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Title: 3-Dimenstional microstructural fabrication of foturanTM glass with femtosecond laser irradiation
Keywords: 3D, Multi-level, Monolithic, Microstructural fabrication, Foturan, Femtosecond laser,
Issue Date: 1-Dec-2009
Citation: TEO HONG HAI (2009-12-01). 3-Dimenstional microstructural fabrication of foturanTM glass with femtosecond laser irradiation. ScholarBank@NUS Repository.
Abstract: Glass-ceramic (GC) materials have a wide spectrum of applications in numerous industrial, commercial and scientific disciplines. The ability to fabricate intricate structures in GC materials represents an important technological capability in various application areas, such as optics, photonics and biological applications. A monolithic 2-level 3-dimensional (3D) micro-mixer with internally embedded microstructural channels and reservoirs was fabricated within a commercially available photosensitive glass, FoturanTM for the investigation of its mixing capabilities. Designs of the 3D micro-mixer with multi-channel micro-reservoirs and micro-channels were conceptualized using the MasterCam software. The capillary flow of the HF etchant during etching of the final fabricated micro-mixer structure was made to optimize the fabricated designs for their potential applications. The designed microstructural patterns were transferred using direct laser writing by a femtosecond laser. Thermal treatment was used to stabilize the laser-written microstructures. Preferential isotropic HF etching selectively removed areas exposed by the laser, thereby allowing the fabrication of 3D structures in FoturanTM. The fabricated 3D internal mixer was subsequently characterized by their structural forms in their intermediate fabrication process with respect to the shape and structure conformity to the original design after the laser irradiation, thermal annealing and HF etching. Finally, the applicability and functionality of the 3D internal mixer were tested by mixing 2 hydrophilic water-based coloured dyes. The mixing capability of the micro-mixer was successful demonstrated by the mixing of the blue and yellow dyes to achieve a green coloured dye mixture as well as mixing red and yellow dyes to obtain an orange dye.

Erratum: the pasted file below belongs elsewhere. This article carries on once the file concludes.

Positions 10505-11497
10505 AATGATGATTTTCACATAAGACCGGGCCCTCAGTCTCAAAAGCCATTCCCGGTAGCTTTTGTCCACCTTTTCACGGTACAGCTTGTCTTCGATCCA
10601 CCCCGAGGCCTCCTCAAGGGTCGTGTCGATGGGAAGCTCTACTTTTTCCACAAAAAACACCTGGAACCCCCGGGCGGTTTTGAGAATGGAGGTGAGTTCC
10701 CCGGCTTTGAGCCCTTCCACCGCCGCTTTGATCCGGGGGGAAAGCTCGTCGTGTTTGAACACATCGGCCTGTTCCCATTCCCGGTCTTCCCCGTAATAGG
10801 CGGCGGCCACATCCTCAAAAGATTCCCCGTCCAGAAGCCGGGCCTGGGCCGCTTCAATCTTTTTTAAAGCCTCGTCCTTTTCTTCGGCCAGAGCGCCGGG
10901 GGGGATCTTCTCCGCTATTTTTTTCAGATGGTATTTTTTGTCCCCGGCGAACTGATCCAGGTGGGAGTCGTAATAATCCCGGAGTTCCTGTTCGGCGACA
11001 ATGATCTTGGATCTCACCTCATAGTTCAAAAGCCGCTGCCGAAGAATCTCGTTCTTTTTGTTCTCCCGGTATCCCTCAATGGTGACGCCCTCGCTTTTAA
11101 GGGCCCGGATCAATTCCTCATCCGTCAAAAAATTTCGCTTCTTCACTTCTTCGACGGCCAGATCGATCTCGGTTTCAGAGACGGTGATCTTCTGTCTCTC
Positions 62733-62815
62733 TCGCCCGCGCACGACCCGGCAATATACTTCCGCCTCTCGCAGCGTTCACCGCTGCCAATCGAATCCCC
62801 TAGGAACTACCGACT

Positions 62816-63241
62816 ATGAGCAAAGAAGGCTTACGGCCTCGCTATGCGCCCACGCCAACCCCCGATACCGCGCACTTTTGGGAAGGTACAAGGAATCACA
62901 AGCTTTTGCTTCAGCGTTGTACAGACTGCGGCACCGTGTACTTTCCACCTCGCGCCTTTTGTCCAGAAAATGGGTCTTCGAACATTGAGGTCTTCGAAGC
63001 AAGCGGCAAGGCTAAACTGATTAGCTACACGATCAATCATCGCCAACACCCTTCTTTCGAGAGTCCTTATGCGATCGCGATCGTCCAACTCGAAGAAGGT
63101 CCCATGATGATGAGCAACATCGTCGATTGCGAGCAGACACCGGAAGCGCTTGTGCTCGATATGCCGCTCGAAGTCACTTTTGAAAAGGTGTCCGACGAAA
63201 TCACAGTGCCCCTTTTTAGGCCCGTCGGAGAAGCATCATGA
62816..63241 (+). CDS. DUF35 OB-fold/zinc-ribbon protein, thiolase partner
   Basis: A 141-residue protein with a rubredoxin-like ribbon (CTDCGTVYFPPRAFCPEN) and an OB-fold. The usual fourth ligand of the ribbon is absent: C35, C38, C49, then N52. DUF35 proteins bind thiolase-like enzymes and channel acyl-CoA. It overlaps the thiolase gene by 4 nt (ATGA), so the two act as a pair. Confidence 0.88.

Appears in Collections:Master's Theses (Open)

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